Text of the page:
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Mexico Drug War Update

Submitted by David Borden on (Issue #642)
Consequences of Prohibition

by Bernd Debusmann, Jr.

Mexican drug trafficking organizations make billions each year smuggling drugs into the United States, profiting enormously from the prohibitionist drug policies of the US government. Since Mexican president Felipe Calderon took office in December 2006 and called the armed forces into the fight against the so-called cartels, prohibition-related violence has killed nearly 25,000 people (the Mexican attorney general put the death toll at 24,826 on earlier this month), with a death toll of nearly 8,000 in 2009 and over 6,000 so far in 2010. The increasing militarization of the drug war and the arrest of dozens of high-profile drug traffickers have failed to stem the flow of drugs -- or the violence -- whatsoever. The Merida initiative, which provides $1.4 billion over three years for the US to assist the Mexican government with training, equipment and intelligence, has so far failed to make a difference. Here are a few of the latest developments in Mexico's drug war:

DEA 'wanted' poster with members of Arellano Felix cartel
Friday, July 23

In San Diego, Federal authorities announced criminal charges against 43 members of the Tijuana-based Arellano-Felix Organization. 31 of the 43 men are in custody, 27 of them having been arrested in the United States. Among the arrested men was Jesus Quinones Marques, the director of international liaison for the Baja California attorney general's office. He is accused of attempting to plant information about murders in local newspapers in an attempt to blame rival gangs.

Saturday, July 24

In Ciudad Juarez, the murder rate passed 6,000 since January 1st, 2008. As of Saturday, there had been 235 murders in July, and 1,645 so far in 2010. In 2009, there were 2,754 and 1,623 in 2008. On Saturday, 10 people were killed in several incidents in the city. Four of the dead were killed when gunmen attacked a barbershop, and another three were killed in an attack on a house.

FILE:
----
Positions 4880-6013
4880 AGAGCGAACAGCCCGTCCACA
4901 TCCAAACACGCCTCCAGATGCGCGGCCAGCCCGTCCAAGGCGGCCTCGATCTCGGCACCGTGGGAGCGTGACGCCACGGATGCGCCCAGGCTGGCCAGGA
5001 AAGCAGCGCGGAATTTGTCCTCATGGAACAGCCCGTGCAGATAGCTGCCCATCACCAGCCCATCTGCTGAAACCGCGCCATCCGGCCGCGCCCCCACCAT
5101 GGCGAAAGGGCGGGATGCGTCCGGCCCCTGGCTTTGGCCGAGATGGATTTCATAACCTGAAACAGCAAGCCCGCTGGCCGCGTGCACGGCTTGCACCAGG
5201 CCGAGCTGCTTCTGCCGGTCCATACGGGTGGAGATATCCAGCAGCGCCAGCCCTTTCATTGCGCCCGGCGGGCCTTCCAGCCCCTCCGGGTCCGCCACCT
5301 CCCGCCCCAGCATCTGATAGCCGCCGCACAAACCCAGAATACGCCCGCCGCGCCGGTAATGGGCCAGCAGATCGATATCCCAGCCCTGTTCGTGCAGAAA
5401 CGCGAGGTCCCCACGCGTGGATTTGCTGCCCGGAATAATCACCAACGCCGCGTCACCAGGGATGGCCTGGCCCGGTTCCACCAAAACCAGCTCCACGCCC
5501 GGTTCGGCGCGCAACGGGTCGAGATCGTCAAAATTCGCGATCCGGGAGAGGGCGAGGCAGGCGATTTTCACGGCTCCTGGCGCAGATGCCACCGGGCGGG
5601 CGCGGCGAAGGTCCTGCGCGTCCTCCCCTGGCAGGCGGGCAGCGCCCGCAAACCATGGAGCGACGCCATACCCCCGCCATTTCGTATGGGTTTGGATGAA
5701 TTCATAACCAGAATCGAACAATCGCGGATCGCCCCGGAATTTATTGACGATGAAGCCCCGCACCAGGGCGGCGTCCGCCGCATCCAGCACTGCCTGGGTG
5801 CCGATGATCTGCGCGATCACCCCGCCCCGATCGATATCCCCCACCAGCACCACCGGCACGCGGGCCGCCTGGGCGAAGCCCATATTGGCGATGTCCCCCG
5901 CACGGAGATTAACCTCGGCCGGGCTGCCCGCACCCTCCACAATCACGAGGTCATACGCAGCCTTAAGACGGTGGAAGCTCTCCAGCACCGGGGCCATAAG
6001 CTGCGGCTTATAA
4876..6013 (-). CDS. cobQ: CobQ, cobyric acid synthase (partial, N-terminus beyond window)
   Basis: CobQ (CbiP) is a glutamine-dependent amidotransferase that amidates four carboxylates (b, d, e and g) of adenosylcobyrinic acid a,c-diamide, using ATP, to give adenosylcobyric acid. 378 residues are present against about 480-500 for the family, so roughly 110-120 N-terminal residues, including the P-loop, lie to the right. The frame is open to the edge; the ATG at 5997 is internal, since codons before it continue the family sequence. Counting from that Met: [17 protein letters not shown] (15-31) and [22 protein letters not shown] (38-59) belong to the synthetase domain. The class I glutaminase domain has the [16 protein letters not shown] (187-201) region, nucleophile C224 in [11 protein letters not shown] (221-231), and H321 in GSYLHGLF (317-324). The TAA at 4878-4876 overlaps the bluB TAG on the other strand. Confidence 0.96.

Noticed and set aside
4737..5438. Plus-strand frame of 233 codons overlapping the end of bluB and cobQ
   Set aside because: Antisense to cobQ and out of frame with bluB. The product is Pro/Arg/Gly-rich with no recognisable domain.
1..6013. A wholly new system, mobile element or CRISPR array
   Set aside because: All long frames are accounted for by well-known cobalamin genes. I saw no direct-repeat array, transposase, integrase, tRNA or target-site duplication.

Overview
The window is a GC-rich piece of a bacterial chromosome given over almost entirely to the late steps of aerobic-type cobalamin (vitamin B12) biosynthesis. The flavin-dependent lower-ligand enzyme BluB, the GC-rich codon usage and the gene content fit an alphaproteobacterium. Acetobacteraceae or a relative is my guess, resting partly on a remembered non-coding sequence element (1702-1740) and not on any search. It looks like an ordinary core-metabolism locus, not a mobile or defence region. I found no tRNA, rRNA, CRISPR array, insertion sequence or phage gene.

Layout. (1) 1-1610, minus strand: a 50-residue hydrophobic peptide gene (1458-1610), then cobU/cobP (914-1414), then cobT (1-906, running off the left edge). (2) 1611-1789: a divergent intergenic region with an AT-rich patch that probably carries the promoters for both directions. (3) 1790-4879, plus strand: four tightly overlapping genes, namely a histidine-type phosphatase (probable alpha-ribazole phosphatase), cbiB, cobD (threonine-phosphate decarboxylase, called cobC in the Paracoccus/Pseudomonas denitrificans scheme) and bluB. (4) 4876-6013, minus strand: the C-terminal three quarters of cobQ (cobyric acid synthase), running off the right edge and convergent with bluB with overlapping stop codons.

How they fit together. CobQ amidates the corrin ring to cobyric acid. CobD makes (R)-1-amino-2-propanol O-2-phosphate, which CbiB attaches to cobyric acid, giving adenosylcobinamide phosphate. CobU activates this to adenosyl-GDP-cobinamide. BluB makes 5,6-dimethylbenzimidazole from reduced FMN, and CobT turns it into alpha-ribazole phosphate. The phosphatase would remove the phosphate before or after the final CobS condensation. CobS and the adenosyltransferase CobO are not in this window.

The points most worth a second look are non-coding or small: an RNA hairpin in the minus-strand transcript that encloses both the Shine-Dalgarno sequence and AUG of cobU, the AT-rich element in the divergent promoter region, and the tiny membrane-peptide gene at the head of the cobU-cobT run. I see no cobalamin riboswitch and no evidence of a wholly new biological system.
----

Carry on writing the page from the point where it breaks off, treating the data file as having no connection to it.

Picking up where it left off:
Sunday, July 25

Mexicans officials now claim that gunmen who committed a massacre last week in Torreon were let out of the prison at night to carry out drug-related killings. The prisoners are thought to be involved in at least three mass shootings in Torreon this year, killing a total of 35 people. Ballistics testing has also indicated that the weapons were those of prison guards, who lent them to the hit men.

In Nuevo Leon, at least 51 bodies were discovered by authorities after a three-day excavation of a mass grave. The grave site spanned a 7-acre area, and most of the dead seem to be men between 20 and 50, many of them tattooed. Similar mass graves have been found in Tamaulipas, Guerrero and Quintana Roo in recent months.

Monday, July 26

In Guerrero, six men were found dead inside a car near the town of Chilpancingo. A sign reading, "This will happen to all rapists, extortionists and kidnappers. Attentively, the New Cartel of the Sierra," was left with the bodies. Authorities are now investigating this previously unheard of organization. The car was reportedly taken from its owner after he was stopped and hijacked on a road.

In Sinaloa, two men were ambushed and killed by gunmen in Culiacan. The men -- Jose Antonio and Luis Alberto Vega Heras -- were the son and nephew of a known high-ranking member of the Sinaloa Cartel, known as El Gaucho. Additionally, two other men were killed in the city. Killings were also reported in Morelos, Jalisco, and Chihuahua, including at least five in Ciudad Juarez.